OS: What do you think is keeping Romania from having as thriving an art scene as other Eastern European countries, despite the fact that there are quite a few abundantly rich individuals who spend lavishly on luxury goods, which art seemsto be considered these days?
PG: Well, art has been a luxury good from early on, and there is a boom in galleries offering just that. In Romania you can see the bare bones of the situation, while in other places they can just cover up the situation better and with not so many holes. The art bubble is constantly bursting, and some of the most commercial, the most hyped-up spaces started folding down. For example, investing in young artists or street art at its apex was just that: a profitable hype, graffiti decorations for posh bars, filling up urban art festivals sponsored by energy drinks, and making murals for the villas of rich local entrepreneurs.
OS: What does a functioning art system mean to you? And how do “alternative” spaces fit within that?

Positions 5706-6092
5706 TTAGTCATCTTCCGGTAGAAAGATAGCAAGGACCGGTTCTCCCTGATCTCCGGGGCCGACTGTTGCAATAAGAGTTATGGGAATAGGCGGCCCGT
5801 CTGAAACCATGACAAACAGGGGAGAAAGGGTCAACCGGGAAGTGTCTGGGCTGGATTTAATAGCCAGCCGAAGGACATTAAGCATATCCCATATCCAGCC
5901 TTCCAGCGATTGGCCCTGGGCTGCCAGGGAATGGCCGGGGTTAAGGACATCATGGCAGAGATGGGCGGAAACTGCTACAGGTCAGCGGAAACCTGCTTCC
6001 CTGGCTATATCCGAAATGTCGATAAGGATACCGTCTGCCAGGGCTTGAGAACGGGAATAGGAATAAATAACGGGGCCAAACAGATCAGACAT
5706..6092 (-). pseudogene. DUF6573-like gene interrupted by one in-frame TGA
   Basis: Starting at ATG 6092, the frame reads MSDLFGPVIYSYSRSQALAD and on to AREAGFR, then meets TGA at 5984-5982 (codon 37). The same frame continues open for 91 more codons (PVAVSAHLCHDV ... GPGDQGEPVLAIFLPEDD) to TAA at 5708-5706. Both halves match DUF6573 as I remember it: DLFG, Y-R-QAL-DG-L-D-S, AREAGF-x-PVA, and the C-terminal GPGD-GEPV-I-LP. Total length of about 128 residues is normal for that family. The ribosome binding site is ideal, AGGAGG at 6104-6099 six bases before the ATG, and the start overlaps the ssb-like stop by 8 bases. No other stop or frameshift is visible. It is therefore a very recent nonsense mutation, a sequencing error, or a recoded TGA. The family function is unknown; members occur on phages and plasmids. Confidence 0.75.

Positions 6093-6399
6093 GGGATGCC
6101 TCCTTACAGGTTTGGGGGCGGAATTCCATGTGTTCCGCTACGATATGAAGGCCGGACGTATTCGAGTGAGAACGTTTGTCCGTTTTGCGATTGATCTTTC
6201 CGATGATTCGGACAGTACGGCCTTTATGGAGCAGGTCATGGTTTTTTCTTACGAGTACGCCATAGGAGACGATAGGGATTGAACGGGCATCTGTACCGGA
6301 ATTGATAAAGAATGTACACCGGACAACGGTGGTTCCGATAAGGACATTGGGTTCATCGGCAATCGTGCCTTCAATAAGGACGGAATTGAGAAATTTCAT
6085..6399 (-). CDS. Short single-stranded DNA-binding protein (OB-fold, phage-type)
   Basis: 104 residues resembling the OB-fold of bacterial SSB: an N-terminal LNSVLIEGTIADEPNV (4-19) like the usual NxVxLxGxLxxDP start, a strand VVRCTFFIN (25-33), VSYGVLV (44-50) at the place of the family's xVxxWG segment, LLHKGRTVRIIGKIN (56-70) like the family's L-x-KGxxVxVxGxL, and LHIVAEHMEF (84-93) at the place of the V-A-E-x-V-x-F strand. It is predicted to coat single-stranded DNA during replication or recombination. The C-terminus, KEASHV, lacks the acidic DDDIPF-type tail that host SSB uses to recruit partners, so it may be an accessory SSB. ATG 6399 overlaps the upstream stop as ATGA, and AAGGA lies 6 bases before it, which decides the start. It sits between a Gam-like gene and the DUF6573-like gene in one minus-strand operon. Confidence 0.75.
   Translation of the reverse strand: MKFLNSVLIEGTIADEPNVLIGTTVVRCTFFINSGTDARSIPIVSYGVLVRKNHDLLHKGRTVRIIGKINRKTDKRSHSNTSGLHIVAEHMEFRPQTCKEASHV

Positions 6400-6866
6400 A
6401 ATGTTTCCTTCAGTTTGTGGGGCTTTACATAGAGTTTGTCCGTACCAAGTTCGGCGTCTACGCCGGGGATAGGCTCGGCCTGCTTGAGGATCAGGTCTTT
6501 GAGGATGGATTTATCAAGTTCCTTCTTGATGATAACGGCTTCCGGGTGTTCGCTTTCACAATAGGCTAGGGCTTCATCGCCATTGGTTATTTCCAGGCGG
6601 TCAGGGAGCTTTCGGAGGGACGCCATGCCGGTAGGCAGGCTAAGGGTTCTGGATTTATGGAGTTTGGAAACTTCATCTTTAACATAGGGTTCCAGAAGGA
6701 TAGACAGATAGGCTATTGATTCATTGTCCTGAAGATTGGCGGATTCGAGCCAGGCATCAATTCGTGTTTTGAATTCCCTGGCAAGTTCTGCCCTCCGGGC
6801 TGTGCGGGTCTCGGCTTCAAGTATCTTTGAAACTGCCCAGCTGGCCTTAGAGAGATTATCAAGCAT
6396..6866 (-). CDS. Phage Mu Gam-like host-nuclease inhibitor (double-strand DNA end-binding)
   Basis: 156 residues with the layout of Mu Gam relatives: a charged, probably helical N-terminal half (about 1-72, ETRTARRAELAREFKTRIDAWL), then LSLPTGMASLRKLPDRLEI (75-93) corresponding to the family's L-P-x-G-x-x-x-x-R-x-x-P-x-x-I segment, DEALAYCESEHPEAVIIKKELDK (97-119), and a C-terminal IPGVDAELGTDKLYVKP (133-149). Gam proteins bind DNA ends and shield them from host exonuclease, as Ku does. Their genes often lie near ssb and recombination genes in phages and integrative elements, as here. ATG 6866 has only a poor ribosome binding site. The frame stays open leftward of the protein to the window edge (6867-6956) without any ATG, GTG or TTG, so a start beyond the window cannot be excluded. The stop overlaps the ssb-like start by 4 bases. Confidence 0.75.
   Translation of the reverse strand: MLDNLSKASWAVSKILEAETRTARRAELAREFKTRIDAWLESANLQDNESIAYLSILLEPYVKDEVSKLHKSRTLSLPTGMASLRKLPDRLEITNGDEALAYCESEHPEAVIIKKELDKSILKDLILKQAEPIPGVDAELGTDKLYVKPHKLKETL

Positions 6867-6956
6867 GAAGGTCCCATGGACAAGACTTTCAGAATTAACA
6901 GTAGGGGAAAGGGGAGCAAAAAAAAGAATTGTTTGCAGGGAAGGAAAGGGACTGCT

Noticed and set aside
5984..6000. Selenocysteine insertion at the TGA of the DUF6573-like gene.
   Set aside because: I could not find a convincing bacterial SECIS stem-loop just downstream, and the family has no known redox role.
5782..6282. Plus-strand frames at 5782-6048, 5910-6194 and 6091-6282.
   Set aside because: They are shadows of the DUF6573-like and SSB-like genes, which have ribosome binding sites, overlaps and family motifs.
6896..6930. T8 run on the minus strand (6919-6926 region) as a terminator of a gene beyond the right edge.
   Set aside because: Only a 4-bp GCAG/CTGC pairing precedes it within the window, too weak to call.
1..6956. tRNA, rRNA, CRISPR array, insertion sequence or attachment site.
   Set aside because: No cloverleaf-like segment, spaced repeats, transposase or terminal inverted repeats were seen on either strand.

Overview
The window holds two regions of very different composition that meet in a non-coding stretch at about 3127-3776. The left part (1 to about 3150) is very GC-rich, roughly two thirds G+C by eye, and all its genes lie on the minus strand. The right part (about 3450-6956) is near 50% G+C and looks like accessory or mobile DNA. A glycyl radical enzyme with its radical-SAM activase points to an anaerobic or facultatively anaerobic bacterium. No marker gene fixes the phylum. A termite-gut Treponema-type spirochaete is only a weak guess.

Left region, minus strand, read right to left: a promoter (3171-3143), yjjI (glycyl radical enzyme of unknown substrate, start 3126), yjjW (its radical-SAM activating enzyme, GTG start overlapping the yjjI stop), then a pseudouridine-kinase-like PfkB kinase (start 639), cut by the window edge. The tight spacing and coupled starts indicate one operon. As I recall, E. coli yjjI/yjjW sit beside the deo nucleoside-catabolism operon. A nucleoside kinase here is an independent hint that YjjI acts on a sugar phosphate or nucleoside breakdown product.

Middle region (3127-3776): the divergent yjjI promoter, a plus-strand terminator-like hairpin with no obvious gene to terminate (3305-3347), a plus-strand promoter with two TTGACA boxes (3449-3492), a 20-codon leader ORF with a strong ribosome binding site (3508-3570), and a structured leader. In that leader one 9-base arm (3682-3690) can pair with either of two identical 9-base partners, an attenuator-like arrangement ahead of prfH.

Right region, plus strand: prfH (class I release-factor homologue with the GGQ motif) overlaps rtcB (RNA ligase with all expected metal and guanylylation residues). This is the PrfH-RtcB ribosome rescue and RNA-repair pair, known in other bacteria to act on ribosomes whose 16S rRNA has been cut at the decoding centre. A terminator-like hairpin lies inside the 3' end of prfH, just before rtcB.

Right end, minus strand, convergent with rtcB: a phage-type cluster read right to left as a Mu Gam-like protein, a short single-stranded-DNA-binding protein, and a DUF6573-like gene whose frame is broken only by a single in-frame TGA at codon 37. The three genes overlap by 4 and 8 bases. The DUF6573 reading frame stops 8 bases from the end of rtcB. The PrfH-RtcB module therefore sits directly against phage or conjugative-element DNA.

PG: We cannot ignore that the alternative is following a political remodeling. For the last couple of years, the word “alternate” has been hijacked by the far-right groups in Romania, and used as a website clone, an “alternative” media against media activists such as The Romanian Indiemedia. The alternate is now the overtly particularistic, the national patrimony, the culturally specific, our own against the nondifferentiated mainstream invaders. Alternative stands for the marketable local, supported by a nativist anthropology, a new cover for the old racist and ethnicist identity politics. That is why our heuristics are based more on those without alternatives, the hyped precariousness, the highly dependent spaces, even addictive spaces and hypnotic CVs. We follow the enthusiastic self-exploitation and the battles for hosting the Olympics, the next big festival and mammoth event.